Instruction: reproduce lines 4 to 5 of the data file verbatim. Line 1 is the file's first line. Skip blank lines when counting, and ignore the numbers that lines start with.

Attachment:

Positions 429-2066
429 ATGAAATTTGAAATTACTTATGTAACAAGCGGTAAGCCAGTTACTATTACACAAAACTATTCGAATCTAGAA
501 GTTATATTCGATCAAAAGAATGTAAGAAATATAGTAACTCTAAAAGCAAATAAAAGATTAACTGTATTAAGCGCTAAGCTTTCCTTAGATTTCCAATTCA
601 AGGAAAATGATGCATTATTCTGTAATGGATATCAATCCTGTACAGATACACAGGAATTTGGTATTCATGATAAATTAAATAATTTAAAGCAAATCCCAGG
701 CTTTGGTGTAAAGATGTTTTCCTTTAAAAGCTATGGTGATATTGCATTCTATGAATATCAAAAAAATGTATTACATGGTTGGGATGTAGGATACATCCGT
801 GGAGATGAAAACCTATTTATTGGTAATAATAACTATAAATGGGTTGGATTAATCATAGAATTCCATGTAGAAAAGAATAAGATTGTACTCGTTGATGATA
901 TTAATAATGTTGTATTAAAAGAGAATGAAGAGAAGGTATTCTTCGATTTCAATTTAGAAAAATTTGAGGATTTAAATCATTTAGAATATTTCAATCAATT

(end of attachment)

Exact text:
601 AGGAAAATGATGCATTATTCTGTAATGGATATCAATCCTGTACAGATACACAGGAATTTGGTATTCATGATAAATTAAATAATTTAAAGCAAATCCCAGG
701 CTTTGGTGTAAAGATGTTTTCCTTTAAAAGCTATGGTGATATTGCATTCTATGAATATCAAAAAAATGTATTACATGGTTGGGATGTAGGATACATCCGT